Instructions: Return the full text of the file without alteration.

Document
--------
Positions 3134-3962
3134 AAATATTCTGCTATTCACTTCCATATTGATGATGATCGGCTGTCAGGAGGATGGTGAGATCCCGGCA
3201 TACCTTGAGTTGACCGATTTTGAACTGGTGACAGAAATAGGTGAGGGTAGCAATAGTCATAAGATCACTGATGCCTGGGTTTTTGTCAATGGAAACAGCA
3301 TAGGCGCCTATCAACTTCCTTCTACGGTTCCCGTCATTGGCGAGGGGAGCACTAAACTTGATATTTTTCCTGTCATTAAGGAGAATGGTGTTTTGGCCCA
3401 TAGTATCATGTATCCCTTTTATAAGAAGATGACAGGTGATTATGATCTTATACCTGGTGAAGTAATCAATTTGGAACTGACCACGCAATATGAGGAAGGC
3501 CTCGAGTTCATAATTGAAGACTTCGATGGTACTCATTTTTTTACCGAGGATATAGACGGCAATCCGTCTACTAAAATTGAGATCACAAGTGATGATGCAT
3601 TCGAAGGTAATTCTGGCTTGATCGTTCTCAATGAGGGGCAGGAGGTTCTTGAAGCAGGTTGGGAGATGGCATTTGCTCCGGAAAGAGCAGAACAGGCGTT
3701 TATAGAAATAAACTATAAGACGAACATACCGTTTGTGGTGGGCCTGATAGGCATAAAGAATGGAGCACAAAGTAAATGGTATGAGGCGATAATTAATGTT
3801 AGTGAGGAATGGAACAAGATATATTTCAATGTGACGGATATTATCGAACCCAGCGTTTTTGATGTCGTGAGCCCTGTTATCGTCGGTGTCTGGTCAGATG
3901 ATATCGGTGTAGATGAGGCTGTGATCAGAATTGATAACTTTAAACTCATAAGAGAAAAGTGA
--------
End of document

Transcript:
Positions 3134-3962
3134 AAATATTCTGCTATTCACTTCCATATTGATGATGATCGGCTGTCAGGAGGATGGTGAGATCCCGGCA
3201 TACCTTGAGTTGACCGATTTTGAACTGGTGACAGAAATAGGTGAGGGTAGCAATAGTCATAAGATCACTGATGCCTGGGTTTTTGTCAATGGAAACAGCA
3301 TAGGCGCCTATCAACTTCCTTCTACGGTTCCCGTCATTGGCGAGGGGAGCACTAAACTTGATATTTTTCCTGTCATTAAGGAGAATGGTGTTTTGGCCCA
3401 TAGTATCATGTATCCCTTTTATAAGAAGATGACAGGTGATTATGATCTTATACCTGGTGAAGTAATCAATTTGGAACTGACCACGCAATATGAGGAAGGC
3501 CTCGAGTTCATAATTGAAGACTTCGATGGTACTCATTTTTTTACCGAGGATATAGACGGCAATCCGTCTACTAAAATTGAGATCACAAGTGATGATGCAT
3601 TCGAAGGTAATTCTGGCTTGATCGTTCTCAATGAGGGGCAGGAGGTTCTTGAAGCAGGTTGGGAGATGGCATTTGCTCCGGAAAGAGCAGAACAGGCGTT
3701 TATAGAAATAAACTATAAGACGAACATACCGTTTGTGGTGGGCCTGATAGGCATAAAGAATGGAGCACAAAGTAAATGGTATGAGGCGATAATTAATGTT
3801 AGTGAGGAATGGAACAAGATATATTTCAATGTGACGGATATTATCGAACCCAGCGTTTTTGATGTCGTGAGCCCTGTTATCGTCGGTGTCTGGTCAGATG
3901 ATATCGGTGTAGATGAGGCTGTGATCAGAATTGATAACTTTAAACTCATAAGAGAAAAGTGA